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Where Is the Australian Outback?


Well, It's Out There, Mate, You Know
Alice Springs camel trek, copyright Tourism NT

Take a camel trek into the Outback region of Alice Springs

© Tourism NT

The Australian Outback is probably a well defined place with certain specific characteristics but no one Outback place is the same as another nor in one specific location.

But there is the Outback of literary and cinematic lore and this is pretty much the Outback numerous visitors to Australia may have envisioned.

Yet that Outback vision may not be the same for all.

Many years back I had a visitor from America on his first trip to Australia.

There are the visitor attractions of the Sydney Opera House, Great Barrier Reef, Uluru, and so I attempted to be helpful and asked what he wanted most to see.

And he said: "The Outback."

That stumped me. For there is no one place that is the Australian Outback.

Is it back of Bourke?

The Australian Outback certainly exists. It's out there, perhaps back of Bourke or beyond the black stump, two Aussie phrases that denote some distant place, but where?

Well, Bourke is a New South Wales country town some 775 kilometres from Sydney, and as for the black stump, which black stump is this? There's a stump of petrified wood at a monument near Blackall State School in Queensland, more than 1000 kilometres west of Brisbane, so is this the black stump they speak of?

Australian literature speaks of the OUtback as rather distant places accessible only by horse or camel. It could be arid desert country, or it could have cattle stations and be peopled by drovers and indigenous folk, and perhaps by bushrangers, or it could be covered by thick forests where crocodiles and snakes and other nasty creatures lurk.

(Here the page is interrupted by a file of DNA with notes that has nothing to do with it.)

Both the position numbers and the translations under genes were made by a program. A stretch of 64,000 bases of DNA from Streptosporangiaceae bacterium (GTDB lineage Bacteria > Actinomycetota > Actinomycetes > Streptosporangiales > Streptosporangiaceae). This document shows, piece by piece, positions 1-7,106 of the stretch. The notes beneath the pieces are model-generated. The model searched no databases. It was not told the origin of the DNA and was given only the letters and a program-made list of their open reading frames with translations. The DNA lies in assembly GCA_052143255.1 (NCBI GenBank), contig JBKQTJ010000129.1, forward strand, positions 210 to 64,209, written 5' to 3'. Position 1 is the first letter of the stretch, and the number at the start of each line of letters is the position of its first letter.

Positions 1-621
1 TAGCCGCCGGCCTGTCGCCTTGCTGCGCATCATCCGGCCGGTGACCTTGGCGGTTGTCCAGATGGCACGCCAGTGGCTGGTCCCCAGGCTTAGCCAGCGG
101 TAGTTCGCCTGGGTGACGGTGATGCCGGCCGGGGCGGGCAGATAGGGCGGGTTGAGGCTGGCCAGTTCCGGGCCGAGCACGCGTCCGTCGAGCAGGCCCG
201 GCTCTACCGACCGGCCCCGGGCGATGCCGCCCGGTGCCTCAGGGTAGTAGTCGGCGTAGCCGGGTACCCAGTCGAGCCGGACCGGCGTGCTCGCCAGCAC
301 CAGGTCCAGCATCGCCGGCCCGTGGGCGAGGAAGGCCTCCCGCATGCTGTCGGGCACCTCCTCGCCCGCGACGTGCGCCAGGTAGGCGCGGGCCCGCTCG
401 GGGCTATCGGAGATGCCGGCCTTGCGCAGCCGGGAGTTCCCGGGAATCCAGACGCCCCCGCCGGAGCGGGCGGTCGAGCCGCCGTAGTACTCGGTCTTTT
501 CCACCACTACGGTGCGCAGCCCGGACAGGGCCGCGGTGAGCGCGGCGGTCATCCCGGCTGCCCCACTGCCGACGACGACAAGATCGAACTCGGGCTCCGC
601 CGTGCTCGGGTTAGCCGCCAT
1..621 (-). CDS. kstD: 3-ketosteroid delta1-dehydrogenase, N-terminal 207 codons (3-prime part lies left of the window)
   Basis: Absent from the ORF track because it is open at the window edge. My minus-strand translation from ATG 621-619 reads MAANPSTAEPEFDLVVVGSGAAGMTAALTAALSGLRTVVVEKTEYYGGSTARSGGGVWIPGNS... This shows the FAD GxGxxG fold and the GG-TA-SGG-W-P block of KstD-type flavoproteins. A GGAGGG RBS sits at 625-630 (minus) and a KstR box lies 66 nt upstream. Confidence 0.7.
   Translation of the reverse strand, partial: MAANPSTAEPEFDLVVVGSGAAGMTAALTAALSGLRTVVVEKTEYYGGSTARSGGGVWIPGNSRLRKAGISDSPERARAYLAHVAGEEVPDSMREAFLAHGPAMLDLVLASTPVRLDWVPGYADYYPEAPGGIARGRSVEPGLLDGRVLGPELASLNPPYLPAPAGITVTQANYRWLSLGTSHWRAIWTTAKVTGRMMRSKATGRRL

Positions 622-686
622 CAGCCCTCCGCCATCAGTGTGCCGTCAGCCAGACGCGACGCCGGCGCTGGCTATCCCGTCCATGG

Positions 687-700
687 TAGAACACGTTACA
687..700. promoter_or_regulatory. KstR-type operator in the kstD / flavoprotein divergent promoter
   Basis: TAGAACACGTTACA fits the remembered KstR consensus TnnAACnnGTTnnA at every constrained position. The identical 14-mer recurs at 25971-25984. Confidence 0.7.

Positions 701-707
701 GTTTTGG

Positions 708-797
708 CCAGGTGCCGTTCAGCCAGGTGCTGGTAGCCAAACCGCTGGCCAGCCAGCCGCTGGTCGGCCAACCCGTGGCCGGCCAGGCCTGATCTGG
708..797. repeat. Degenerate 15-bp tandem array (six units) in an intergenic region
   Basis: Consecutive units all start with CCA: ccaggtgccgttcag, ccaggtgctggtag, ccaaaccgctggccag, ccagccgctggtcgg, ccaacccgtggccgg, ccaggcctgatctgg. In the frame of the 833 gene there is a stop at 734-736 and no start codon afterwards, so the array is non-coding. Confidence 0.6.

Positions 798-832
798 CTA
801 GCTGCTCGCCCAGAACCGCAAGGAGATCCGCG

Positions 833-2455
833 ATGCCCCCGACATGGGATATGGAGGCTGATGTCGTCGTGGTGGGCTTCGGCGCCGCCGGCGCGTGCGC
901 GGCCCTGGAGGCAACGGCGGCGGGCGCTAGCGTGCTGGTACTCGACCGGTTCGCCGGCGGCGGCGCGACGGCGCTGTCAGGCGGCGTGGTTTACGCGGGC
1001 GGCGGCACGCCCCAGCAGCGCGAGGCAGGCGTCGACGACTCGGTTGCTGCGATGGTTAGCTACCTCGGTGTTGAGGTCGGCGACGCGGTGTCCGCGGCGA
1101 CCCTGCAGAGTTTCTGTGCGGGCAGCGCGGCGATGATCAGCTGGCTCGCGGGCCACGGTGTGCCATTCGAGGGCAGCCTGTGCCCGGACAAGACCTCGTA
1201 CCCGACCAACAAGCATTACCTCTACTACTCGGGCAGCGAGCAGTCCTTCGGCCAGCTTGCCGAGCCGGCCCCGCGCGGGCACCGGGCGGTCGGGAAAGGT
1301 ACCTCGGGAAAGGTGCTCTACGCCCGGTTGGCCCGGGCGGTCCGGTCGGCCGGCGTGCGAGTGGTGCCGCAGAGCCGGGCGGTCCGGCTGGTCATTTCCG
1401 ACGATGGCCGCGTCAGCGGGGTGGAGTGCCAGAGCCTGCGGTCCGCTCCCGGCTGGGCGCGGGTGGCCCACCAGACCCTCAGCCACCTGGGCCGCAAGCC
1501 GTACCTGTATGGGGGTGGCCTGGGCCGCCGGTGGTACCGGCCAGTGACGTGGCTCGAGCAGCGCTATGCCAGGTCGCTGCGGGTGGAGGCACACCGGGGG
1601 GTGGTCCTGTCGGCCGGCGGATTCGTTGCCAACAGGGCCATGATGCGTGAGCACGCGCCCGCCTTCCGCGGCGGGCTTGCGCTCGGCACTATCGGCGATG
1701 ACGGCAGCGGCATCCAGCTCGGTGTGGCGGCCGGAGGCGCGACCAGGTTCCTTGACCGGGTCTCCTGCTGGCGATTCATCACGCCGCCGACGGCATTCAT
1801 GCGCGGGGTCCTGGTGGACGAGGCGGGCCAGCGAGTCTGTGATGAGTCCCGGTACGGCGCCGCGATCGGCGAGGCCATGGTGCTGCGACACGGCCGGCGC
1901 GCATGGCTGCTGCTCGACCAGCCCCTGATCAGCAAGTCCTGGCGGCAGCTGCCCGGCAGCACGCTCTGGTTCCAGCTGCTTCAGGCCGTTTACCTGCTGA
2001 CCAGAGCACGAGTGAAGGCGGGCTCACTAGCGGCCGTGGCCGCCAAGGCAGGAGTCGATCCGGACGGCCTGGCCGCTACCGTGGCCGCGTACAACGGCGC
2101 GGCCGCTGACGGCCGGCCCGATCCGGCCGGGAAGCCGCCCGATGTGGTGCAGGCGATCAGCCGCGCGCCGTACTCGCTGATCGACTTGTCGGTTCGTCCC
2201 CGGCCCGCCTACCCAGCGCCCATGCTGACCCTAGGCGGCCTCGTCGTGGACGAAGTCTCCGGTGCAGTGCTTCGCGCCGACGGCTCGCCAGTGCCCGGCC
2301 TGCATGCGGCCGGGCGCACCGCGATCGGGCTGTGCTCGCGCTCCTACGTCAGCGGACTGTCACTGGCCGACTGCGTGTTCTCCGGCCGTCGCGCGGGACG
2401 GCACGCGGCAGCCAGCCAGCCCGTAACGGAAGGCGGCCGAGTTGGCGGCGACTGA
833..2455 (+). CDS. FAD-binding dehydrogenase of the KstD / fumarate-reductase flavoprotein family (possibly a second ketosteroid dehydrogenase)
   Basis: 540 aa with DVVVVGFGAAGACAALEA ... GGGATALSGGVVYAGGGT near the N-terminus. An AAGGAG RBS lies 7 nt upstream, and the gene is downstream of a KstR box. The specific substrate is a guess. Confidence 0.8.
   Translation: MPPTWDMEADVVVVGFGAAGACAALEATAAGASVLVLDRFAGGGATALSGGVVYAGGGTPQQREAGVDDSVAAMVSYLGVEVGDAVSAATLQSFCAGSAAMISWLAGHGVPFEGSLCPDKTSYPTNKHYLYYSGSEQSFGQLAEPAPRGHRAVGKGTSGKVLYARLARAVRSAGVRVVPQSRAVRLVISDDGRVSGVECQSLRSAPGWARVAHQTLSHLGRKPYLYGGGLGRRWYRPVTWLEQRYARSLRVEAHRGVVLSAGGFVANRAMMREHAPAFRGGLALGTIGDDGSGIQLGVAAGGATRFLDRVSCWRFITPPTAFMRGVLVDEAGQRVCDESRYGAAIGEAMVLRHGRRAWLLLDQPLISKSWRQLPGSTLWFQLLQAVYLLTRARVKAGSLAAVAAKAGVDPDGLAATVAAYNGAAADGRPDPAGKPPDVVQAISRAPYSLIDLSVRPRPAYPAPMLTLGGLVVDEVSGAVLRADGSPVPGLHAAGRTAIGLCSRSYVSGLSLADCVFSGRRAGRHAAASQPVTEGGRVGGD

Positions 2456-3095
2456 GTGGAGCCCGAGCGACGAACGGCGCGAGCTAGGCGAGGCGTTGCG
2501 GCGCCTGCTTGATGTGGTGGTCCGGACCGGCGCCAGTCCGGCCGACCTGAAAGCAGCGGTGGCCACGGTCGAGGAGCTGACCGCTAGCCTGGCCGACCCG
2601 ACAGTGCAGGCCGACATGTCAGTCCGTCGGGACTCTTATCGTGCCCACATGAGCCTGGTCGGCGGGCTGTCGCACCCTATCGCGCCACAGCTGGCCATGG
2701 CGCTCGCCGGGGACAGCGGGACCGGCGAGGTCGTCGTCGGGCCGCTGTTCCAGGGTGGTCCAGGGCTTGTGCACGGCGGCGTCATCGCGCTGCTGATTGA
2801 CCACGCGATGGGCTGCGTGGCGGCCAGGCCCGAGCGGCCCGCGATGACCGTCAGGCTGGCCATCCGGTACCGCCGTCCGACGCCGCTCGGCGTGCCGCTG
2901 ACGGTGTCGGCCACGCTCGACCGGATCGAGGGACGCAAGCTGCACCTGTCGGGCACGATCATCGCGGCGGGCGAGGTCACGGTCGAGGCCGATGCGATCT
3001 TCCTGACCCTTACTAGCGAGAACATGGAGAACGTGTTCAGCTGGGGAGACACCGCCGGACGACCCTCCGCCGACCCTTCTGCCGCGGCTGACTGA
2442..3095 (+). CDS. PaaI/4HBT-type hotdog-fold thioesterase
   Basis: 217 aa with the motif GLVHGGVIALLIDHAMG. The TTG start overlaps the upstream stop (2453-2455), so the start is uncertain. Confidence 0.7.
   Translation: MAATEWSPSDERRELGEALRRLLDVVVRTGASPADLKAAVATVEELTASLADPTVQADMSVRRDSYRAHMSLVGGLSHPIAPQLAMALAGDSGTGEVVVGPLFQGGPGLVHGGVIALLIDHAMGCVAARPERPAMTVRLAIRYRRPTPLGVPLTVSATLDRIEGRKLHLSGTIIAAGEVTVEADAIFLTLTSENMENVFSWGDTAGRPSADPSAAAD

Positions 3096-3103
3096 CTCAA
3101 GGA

What do the movies say?

The Man from Snowy River, both the poem by Banjo Paterson and the movie based on it, referred to the wild country of the Snowy Mountains in southwest New South Wales, a land of bushmen, stockmen, drovers and brumbies. So was this, is this, the Australian Outback?

Then there's Crocodile Dundee, Australia's best-grossing movie, and it's set in the bush where crocodiles, snakes and water buffalo pose a threat to the unwary, and where members of Aboriginal tribes still lived. Much of the film was shot on location at the Northern Territory's Kakadu National Park, so is this where the Australian Outback is?

Then there’s Baz Luhrmann’s Australia, the country's second highest-grossing movie, with an Outback cattle station and a droving journey to Darwin in the days before Japanese planes bombed the Northern Territory’s capital city. The movie’s Outback scenes were filmed at Kununurra at the edge of the Kimberley region of Western Australia, so is this where the Australian Outback is?

Or go back to the days of the Mad Max movies, and their movie landscapes of searing treeless deserts, mostly around the remote New South Wales mining city of Broken Hill in Mad Max 2 and around South Australia's Coober Pedy in Mad Max Beyond Thunderdome. So are these places the Australian Outback?

Well, yes and no.

Generally speaking, the Australian Outback refers to places outside, and relatively distant to, the country's population centres, although it may include isolated cities and towns far from other populated areas.

Inland Australia

Since most of Australia's population is along the coast or inland rivers, the Outback generally takes in the desert areas of central Australia but does also take in rainforest areas including those in the Northern Territory, Western Australia, Queensland, New South Wales and Tasmania.

The Australian Outback comprises varied landscapes and where one Outback place may be desert another may be rainforest.

So where to find the Australian Outback?

For cities and towns, the more popular Outback destinations would be Alice Springs in the Northern Territory, Coober Pedy with its underground homes in South Australia, Broken Hill in New South Wales, and towns like Kununurra and Dampier in Western Australia.

For regions and national parks there are, in the Northern Territory, Kakadu and Arnhem Land east of Darwin, the Tennant Creek region south of Darwin and Uluru-Kata Tjuta National Park in the Red Centre.

Western New South Wales and Queensland's rainforest and desert areas are mostly in the Outback. For Western Australia, consider the whole of the Kimberleys. The Tasmanian Outback comprises mostly forested areas such as those of the World Heritage-listed Tasmanian Wilderness.

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